Michael Connelly, Harlen Coben and 10 more unearth buried treasure just for you.
I would say New Hope for the Dead, by Charles Willeford, is a buried treasure. Published in 1985, it is the second instalment in the Hoke Moseley series. In this story, the Miami homicide detective finds himself juggling an investigation of a boy’s killer with all the cold case files that his promotion-seeking boss has dumped on his desk. Added to that, Hoke has female problems coming from all directions; his partner, his daughters and the stepmother of the boy whose death he is investigating.
Willeford keeps all these balls in the air like an expert juggler. There are humour and humanity in equal parts and you just can't help but love the way the pragmatic Moseley goes about his life and work, keeping it simple but always with a plan. Willeford was in the front of the pack when Florida crime novels became so popular they got their own genre heading. This was one of the best to ever come out of the sun-drenched state, getting the place just right on every page.
What’s more, Willeford had Moseley working cold cases long before it became in vogue in police departments and crime novels around the world. That’s even before the advent of DNA typing and other technologies brought new hope for the dead.
Michael Connelly’s The Black Box will be published in the fall.
In the 1950s, the crime genre was more or less restricted to detective stories and still subject to the strict rules drawn up by commentators such as Ronald Knox, Dorothy L. Sayers and Raymond Chandler. However, plenty of novels were published that would, I believe, now be categorized as “crime fiction.” One of my favourites is Rose Macaulay’s The World My Wilderness, from 1950.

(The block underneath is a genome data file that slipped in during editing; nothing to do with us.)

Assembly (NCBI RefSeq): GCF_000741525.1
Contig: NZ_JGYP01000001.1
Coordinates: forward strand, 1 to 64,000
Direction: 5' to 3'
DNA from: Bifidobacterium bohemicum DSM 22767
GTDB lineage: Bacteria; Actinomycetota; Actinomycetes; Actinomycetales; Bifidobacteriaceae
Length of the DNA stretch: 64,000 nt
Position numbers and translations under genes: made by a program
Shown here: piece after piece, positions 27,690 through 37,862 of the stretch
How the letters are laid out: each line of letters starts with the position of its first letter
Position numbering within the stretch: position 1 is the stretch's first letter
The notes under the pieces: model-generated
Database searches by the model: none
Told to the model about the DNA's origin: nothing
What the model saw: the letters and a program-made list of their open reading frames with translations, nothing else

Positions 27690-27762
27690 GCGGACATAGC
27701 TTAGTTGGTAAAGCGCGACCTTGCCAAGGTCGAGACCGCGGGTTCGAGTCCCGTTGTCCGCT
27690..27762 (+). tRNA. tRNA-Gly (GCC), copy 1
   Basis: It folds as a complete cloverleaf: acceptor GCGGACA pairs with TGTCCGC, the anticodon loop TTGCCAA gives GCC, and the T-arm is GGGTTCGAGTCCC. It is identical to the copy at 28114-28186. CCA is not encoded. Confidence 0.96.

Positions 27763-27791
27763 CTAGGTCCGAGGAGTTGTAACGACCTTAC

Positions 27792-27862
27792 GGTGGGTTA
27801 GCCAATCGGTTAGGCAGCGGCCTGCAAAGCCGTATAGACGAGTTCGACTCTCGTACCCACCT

Set in Collioure in the south of France, and then London and Scotland, it deals with relations between Helen Michel, the English widow of Maurice, a French collaborator, and her daughter, Barbary. Maurice was murdered by the Maquis, and questions of guilt, innocence, punishment and redemption saturate the novel. Helen herself – beautiful, scholarly and self-indulgent – is a sinner by any measure applied by her still-living first husband, a strict English barrister, or their alluring son, Richie. Not only did Helen refuse to live by the ferocious rules of British society before the Second World War, but she is also now an intellectual fraud, pretending to have “discovered” some French medieval poetry she has in fact written herself.
But it is the murder of Maurice and Helen’s fight to name and punish – or forgive – his killers that drive the novel through the unhappy exile of the troubled teenage Barbary, who is the true heroine, and who nearly dies in the ruins of bombed-out London before the revelations that make sense of everything.
Natasha Cooper’s, Vengeance in Mind is published in Britain this summer.
Lawrence Block’s Matt Scudder series is both a classic and probably the best modern private eyes series you’ve haven't read. I would start with A Dance at the Slaughterhouse, a noir novel that takes dark to a whole new hue. Thank me later.
Harlan Coben’s Stay Close has just been published.
The Nero Wolfe Cookbook, by Rex Stout. Forty years ago, I read Stout’s The League of Frightened Men, and entered into a love affair that I knew would last a lifetime. Jacques Barzun praises Stout for his “sinewy, pellucid, propelling prose,” but it wasn’t Stout’s prose that drew me to his protagonist. My passion for Wolfe is carnal. He’s brilliant; he seldom leaves his elegant brownstone on West 35th Street. He solves cases; grows orchids (“my concubines: insipid, expensive, parasitic and temperamental”) and he lives to eat.
In The Final Deduction, Wolfe’s legman and trusted confidant, Archie Goodwin, describes a scene at Wolfe’s dinner table: “In between bites of deviled grilled lamb kidneys with a sauce he and Fritz had invented, Wolfe explained why it was that all you needed to know about any human society was what they ate. If you knew what they ate, you could deduce everything else – culture, philosophy, morals, politics, everything.”
The Nero Wolfe Cookbook introduces us to a world of civilized pleasures where food preparation is taken seriously, a dish is cooked only for an occasion that is worthy of it, and every bite is savoured.
No recipe in this book will disappoint, but it is the pleasure of Wolfe’s company that will draw you back again and again to the graceful dining room of the brownstone on West 35th Street.
Gail Bowen’s 13th Joanne Kilbourn mystery, Kaleidoscope, has just been published.
William DeverellReport Typo/Error